Posted by: rcottrill | October 26, 2011

He Lives!

Words: Alfred Henry Ackley (b. Jan. 21, 1887; d. July 3, 1960)
Music: Alfred Henry Ackley

Links:
Wordwise Hymns
The Cyber Hymnal (Alfred Ackley)

Note: He Lives is a more recent gospel song (1933), and is not included, as of now, on the Cyber Hymnal site. That site, however, has a biography of the author. You can read the story of how the song came to be written on the Wordwise Hymns link.

1) I serve a risen Saviour, He’s in the world today;
I know that He is living, whatever men may say;
I see His hand of mercy, I hear His voice of cheer,
And just the time I need Him He’s always near.

He lives, He lives, Christ Jesus lives today!
He walks with me and talks with me
Along life’s narrow way.
He lives, He lives, salvation to impart!
You ask me how I know He lives?
He lives within my heart.

This is a joyful, lively song, befitting its thrilling theme. In churches I’ve attended or pastored over the years it’s often been part of our Easter celebration, as well as being sung at other times. However there is something particular about it that needs to be noted, as well as its significant theme. That is that the evidence given for the return of Christ from the grave is almost entirely subjective.

The author “knows that He is living,” because he experiences what Christ can do in his own life, and “in all the world around me” (Stanza 2). This is certainly a legitimate confirmation that Christ is alive. We need to bear witness to what the Lord is doing in our own lives, and in those of others. However, that subjective argument should not stand alone. What if there are days when I can’t feel Him near me? Or what of all the misery and suffering in the world? Surely there are times and circumstances that could be used as a subjective argument against His resurrection.

The subjective testimony is significant, but our certitude rests more surely and securely on the trustworthy Word of the living God. We have the Holy Spirit-inspired testimony of those who met the risen Christ, and walked and talked with Him. That is the primary witness to His resurrection “whatever men may say.” “Let God be true but every man a liar” (Rom. 3:4).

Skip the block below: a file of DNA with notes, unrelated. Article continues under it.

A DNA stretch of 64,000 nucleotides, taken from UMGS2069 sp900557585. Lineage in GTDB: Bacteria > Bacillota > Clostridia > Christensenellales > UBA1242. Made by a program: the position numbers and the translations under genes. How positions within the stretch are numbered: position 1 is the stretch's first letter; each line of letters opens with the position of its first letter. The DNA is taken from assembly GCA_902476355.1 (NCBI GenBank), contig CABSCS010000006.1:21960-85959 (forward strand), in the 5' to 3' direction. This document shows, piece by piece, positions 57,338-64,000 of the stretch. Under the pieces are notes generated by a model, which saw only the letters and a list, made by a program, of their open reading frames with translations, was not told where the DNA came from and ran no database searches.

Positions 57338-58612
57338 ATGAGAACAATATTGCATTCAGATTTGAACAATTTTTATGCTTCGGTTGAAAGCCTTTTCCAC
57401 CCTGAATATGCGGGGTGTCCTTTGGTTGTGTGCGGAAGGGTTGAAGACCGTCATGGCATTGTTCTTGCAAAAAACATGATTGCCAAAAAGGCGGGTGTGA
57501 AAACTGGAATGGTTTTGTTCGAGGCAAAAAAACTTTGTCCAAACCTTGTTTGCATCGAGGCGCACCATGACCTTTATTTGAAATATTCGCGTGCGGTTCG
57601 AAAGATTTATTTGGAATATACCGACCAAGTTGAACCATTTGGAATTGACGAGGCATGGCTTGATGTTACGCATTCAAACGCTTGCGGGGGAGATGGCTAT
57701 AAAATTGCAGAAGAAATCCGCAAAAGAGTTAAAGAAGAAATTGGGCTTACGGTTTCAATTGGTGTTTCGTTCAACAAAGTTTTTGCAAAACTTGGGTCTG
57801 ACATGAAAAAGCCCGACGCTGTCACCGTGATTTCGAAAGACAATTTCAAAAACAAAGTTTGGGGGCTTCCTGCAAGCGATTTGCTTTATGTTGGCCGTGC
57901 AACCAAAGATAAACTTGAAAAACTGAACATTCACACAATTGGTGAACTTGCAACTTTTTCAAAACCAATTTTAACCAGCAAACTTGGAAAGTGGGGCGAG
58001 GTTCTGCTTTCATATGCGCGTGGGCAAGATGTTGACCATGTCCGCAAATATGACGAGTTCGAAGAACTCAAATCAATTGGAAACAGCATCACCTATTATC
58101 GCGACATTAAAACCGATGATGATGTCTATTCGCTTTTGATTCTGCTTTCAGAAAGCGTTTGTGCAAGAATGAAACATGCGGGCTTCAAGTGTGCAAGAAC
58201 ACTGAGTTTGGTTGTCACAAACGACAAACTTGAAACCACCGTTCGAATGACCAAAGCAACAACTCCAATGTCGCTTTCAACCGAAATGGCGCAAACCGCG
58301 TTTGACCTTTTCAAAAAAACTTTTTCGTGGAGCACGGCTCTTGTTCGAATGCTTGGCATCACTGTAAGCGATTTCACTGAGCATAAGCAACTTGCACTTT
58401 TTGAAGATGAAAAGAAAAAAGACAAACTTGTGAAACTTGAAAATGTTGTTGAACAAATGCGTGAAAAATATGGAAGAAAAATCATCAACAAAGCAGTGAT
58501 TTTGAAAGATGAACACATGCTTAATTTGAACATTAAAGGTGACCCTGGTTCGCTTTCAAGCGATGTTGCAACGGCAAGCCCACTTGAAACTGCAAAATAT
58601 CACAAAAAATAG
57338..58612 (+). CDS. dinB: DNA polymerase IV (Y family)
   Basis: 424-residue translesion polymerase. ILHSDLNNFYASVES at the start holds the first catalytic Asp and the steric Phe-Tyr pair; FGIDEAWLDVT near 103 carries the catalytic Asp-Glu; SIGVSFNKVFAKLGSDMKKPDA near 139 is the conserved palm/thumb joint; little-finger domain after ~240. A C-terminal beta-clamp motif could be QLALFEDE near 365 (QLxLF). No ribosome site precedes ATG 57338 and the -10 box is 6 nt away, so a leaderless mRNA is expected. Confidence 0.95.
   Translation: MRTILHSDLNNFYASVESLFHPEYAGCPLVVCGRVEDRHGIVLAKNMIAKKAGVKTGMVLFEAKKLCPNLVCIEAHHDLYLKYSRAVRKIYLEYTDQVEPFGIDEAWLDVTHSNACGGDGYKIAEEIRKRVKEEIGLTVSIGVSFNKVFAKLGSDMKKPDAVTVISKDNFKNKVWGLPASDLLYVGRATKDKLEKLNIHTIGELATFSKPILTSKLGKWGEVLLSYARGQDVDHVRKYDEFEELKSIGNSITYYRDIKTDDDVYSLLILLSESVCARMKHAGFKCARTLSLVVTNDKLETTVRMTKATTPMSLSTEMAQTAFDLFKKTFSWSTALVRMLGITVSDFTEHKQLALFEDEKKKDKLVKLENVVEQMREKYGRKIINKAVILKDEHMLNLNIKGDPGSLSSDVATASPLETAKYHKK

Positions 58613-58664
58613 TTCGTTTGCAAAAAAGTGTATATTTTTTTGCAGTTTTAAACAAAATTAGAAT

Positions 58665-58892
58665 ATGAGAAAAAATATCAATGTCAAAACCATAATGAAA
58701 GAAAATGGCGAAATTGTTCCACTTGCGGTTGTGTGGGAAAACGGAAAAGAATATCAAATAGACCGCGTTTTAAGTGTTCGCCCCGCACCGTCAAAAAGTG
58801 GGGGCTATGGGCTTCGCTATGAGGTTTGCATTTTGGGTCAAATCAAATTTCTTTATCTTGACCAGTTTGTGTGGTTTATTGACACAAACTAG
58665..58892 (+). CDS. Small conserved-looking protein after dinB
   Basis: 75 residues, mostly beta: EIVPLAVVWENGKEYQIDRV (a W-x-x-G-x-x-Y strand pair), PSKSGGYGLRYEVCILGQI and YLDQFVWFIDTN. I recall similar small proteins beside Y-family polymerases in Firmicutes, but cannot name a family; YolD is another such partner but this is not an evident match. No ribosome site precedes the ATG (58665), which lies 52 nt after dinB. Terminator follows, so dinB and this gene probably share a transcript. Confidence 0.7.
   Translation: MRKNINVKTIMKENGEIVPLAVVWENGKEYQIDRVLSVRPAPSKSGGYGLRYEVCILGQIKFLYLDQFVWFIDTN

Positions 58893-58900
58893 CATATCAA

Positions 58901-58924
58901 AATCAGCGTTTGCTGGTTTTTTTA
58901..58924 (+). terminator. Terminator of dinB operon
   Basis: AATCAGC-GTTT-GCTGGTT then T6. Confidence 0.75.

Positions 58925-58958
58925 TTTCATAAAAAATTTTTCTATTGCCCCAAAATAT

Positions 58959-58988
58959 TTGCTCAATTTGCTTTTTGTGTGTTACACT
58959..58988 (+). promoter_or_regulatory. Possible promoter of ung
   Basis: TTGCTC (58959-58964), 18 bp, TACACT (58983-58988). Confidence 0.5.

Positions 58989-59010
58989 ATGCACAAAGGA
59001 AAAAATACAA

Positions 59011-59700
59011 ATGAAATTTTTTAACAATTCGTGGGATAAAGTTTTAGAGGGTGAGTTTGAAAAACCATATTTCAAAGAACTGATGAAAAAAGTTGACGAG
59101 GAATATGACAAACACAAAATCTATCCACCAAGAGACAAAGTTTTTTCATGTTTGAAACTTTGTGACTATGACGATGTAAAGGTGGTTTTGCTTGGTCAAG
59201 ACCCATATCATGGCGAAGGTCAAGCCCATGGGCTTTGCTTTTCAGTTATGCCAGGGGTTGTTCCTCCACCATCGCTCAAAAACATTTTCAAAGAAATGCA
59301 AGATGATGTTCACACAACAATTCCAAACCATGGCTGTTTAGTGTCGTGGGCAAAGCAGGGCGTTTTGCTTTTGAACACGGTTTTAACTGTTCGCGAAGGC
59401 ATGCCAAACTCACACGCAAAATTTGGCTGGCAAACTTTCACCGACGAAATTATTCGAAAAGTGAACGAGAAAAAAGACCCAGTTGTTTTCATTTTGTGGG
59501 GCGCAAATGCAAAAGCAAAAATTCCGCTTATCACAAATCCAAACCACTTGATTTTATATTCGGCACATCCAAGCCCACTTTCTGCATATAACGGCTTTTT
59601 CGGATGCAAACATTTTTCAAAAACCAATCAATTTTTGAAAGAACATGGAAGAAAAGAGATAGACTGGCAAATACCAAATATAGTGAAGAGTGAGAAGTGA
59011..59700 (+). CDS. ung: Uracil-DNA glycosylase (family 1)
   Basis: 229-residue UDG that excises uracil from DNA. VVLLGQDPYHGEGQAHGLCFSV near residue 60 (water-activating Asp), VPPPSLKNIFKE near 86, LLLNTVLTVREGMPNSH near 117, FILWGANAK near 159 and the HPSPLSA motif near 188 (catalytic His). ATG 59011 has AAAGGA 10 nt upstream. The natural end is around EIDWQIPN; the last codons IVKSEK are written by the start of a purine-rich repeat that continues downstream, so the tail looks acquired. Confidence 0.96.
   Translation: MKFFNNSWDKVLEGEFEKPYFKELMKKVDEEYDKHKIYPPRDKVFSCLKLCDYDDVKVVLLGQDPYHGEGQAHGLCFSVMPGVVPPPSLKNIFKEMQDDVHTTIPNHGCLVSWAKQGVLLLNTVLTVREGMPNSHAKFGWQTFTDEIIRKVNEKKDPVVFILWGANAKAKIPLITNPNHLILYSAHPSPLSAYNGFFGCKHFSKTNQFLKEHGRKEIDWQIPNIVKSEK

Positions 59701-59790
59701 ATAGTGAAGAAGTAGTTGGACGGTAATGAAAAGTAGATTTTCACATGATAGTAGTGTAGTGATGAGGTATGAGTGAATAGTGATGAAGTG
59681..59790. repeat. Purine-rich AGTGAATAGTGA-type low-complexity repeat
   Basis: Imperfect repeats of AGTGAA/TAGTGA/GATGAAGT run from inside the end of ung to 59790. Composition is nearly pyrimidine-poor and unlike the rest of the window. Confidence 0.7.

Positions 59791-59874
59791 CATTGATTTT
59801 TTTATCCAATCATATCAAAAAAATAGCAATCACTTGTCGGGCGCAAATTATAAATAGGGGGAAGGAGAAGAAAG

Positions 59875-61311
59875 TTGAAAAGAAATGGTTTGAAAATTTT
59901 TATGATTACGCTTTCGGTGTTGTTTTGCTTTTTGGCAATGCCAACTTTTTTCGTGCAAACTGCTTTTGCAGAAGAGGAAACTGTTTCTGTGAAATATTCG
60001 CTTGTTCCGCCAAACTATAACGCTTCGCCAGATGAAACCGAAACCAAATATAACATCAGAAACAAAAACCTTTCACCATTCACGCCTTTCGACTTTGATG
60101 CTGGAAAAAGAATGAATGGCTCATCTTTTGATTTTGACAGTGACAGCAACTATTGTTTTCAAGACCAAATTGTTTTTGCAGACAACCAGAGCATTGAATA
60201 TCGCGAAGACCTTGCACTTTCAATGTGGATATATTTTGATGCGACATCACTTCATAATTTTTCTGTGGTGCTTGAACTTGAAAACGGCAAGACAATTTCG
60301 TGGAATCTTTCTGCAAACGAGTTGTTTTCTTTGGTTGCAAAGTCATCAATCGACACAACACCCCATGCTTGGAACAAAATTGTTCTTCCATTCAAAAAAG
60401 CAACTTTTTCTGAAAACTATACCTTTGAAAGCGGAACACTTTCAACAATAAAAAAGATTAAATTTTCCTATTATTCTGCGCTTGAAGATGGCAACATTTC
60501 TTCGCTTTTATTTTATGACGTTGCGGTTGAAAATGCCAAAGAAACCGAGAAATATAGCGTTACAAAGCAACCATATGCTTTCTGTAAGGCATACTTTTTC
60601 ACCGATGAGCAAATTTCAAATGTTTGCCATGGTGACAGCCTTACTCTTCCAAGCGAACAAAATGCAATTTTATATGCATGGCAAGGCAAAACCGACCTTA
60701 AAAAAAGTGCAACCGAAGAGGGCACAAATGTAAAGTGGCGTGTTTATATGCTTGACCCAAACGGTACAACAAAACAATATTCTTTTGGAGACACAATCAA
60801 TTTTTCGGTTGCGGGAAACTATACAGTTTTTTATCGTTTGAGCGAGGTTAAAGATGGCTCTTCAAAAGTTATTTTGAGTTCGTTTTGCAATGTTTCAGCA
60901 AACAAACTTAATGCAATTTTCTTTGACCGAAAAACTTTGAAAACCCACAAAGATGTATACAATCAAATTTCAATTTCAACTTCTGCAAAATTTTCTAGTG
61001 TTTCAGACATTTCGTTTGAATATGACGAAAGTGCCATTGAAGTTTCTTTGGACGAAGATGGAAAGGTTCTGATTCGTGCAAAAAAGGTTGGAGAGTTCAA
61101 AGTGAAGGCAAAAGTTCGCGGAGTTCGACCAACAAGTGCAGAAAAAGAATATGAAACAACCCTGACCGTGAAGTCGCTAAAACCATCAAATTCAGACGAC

It is Luke, a medical doctor and a careful historian, who records the angelic announcement to the women who came to the tomb early Sunday morning to anoint Christ’s body: “Why do you seek the living among the dead? He is not here, but is risen” (Lk. 24:5-6). It’s Luke who assures us that the Lord Jesus “presented Himself alive after His suffering by many infallible proofs” (Acts 1:3). It is Peter–who had earlier denied even knowing Christ–who stood forth boldly on the Day of Pentecost and declared, “This Jesus God has raised up, of which we are all witnesses” (Acts 2:32).

The Apostle Paul (then a Pharisee known as Saul) was not only an unbeliever, but violently opposed the cause of Christ (Acts 8:1-3; 9:1-2), until… He met the risen, glorified Christ, on the Road to Damascus–a meeting we are told about first as a historical event (Acts 9:3-22), and twice more in testimonies by Paul (Acts 22:1-16; 26:9-18). Can there be any doubt that the death and resurrection of Christ is the cornerstone of the gospel of grace, and the heart of Paul’s message. Here are just a few mentions of it, in his letters, to make the point:

Rom. 4:24-25; 6:4, 9; 7:4; 8:11, 34; 10:9; I Cor. 14:9; 15:4, 12-20; II Cor. 4:14; Gal. 1:1; Eph. 1:20; Col. 2:12; I Thess. 1:10; II Tim. 2:8.

3) Rejoice, rejoice, O Christian, lift up your voice and sing
Eternal hallelujahs to Jesus Christ the King!
The Hope of all who seek Him, the Help of all who find,
None other is so loving, so good and kind.

Questions:
1) According to First Corinthians 15:12-19, what negative things would be the case if Christ had not risen?

2) What does the fact that Christ is alive today, mean to you, in a practical way?

Links:
Wordwise Hymns
The Cyber Hymnal (Alfred Ackley)


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